We find that the problems likely to occur as a result of the new Notification are far too serious to be left unchallenged. Keeping all these concerns in view, it would be in the best interest of all to repeal the EIA Notification – 2006. The country will thus be saved the spiralling misery of dealing with a bad piece of legislation. Reinstating the 1994 Notification, fully acknowledging its limitations, is an option worth considering as an interim measure. Such a move would also provide us a new opportunity to carefully evolve a truly satisfactory law on environment impact assessment that India deserves.

Who should read Green Tapism:

As a report and a resource book, Green Tapism can be relied upon for a critical appraisal of operational issues of the EIA Notification- 2006, its legal basis (or lack thereof), the problems that can be expected in its implementation, the implications for local communities and environmental groups in particular, and the widespread aggravation of the environmental and social impacts the Notification is likely to cause.

Written in a simple style, highly illustrated and providing a variety of case studies and examples, Green Tapism is essential reading for researchers, campaigners, social activists, environmental regulatory agency officials, analysts, journalists, students, public administration officials, lawyers and judges, investors and in general anyone who is concerned about the state of our environment.

All these issues are carefully analysed in Green Tapism: A Review of the Environmental Impact Assessment Notification – 2006.

The entire exercise of researching for and writing Green Tapism has been borne by us with our meagre resources. We have received some support for printing and dissemination of the report, but this does not cover all our expenses comprehensively. In case you would prefer to make a contribution to these costs, we would welcome the same. Kindly make the contribution in favour of Environment Support Group (suggested minimum contribution per book: Rs. 250/- within India and US $ 20 overseas – postage additional).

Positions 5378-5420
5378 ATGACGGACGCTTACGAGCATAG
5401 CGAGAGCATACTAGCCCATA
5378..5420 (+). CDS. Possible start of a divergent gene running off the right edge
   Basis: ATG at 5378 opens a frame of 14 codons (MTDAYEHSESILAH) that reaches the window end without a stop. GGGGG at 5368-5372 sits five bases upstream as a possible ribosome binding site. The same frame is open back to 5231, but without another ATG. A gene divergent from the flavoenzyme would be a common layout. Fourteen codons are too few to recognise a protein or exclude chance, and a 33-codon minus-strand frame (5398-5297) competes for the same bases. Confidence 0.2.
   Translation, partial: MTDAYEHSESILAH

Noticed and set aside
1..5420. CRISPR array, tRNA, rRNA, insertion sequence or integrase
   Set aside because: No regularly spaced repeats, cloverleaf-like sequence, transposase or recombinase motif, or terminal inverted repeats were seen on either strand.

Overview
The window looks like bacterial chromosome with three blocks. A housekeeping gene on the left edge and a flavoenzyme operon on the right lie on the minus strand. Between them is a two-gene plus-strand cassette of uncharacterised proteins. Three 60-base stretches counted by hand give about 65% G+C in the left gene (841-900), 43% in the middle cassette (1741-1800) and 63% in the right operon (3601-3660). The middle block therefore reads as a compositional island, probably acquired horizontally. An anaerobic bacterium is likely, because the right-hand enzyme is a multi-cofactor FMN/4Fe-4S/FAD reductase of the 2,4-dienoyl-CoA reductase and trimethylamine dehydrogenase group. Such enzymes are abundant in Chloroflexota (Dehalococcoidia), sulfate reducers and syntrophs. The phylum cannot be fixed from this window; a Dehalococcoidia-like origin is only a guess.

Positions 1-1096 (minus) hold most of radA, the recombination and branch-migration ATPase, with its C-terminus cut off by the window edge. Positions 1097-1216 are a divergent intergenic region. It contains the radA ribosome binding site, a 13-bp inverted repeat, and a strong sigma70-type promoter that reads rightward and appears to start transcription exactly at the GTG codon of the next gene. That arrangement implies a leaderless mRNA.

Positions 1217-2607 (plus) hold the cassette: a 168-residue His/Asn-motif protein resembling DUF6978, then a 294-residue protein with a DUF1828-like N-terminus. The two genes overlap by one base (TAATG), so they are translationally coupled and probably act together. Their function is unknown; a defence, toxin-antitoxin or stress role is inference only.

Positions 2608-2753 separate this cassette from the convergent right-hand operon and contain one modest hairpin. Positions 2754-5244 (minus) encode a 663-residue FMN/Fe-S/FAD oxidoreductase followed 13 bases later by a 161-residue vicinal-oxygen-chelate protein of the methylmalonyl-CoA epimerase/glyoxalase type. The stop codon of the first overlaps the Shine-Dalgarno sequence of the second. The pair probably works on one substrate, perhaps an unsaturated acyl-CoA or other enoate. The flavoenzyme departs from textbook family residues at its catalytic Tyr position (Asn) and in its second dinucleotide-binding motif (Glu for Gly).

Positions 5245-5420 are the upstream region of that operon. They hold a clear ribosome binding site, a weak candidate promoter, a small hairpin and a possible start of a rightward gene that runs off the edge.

In case you wish to receive a copy of Green Tapism, kindly fill in the request form (PDF - 42 KB) enclosed with your contribution, and mail it to us at:

Environment Support Group
No 1572, 100 Feet Ring Road,
36th Cross Banashankari 2nd Stage,
Bangalore 560 070 INDIA

Tel: 91-80-26534364
Email: esg@esgindia.org
Web: www.esgindia.org

Green Tapism: A Review of the Environmental Impact Assessment Notification – 2006
Illustrated, all colour, 184 pages, paperback.
Authors: Leo F. Saldanha, Abhayraj Naik, Arpita Joshi and Subramanya Sastry
Publisher: Environment Support Group, Bangalore, India
© 2007, Environment Support Group, Bangalore
Production and dissemination of Green Tapism supported with grants from: Association for India's Development, USA and Global Green Grants Fund, USA.

ESG is an independent not-for-profit organisation that promotes the cause of environmental and social justice through research, documentation, advocacy, training and campaign support. We aim to support the rights of local communities and voiceless ecosystems in a responsible, progressive manner that keeps contextual complexities in mind.

Download the request form for Green Tapism. (PDF - 42 KB)